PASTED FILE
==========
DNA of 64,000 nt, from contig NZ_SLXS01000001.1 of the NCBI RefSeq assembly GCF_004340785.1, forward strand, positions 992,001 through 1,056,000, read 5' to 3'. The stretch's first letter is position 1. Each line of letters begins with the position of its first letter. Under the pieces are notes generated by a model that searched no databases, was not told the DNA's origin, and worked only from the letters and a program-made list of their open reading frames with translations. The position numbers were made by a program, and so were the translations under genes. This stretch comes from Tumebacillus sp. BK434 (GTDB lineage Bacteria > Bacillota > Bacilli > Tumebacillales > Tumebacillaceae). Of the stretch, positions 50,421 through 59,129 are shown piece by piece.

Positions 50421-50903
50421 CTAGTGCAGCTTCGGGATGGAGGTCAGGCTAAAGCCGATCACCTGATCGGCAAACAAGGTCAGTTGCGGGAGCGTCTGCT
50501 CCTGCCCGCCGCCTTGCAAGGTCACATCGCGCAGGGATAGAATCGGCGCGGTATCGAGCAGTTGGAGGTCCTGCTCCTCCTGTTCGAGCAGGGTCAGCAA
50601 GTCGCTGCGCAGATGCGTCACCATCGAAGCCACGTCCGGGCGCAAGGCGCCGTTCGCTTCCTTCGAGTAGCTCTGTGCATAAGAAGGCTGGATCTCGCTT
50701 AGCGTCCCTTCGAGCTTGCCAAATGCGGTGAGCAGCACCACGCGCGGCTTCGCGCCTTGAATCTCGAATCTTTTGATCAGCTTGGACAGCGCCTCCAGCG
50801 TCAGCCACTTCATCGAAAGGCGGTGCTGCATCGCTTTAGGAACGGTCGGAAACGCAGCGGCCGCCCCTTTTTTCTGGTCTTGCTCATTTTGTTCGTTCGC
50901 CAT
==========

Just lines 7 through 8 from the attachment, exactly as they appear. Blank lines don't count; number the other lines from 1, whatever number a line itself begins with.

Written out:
50801 TCAGCCACTTCATCGAAAGGCGGTGCTGCATCGCTTTAGGAACGGTCGGAAACGCAGCGGCCGCCCCTTTTTTCTGGTCTTGCTCATTTTGTTCGTTCGC
50901 CAT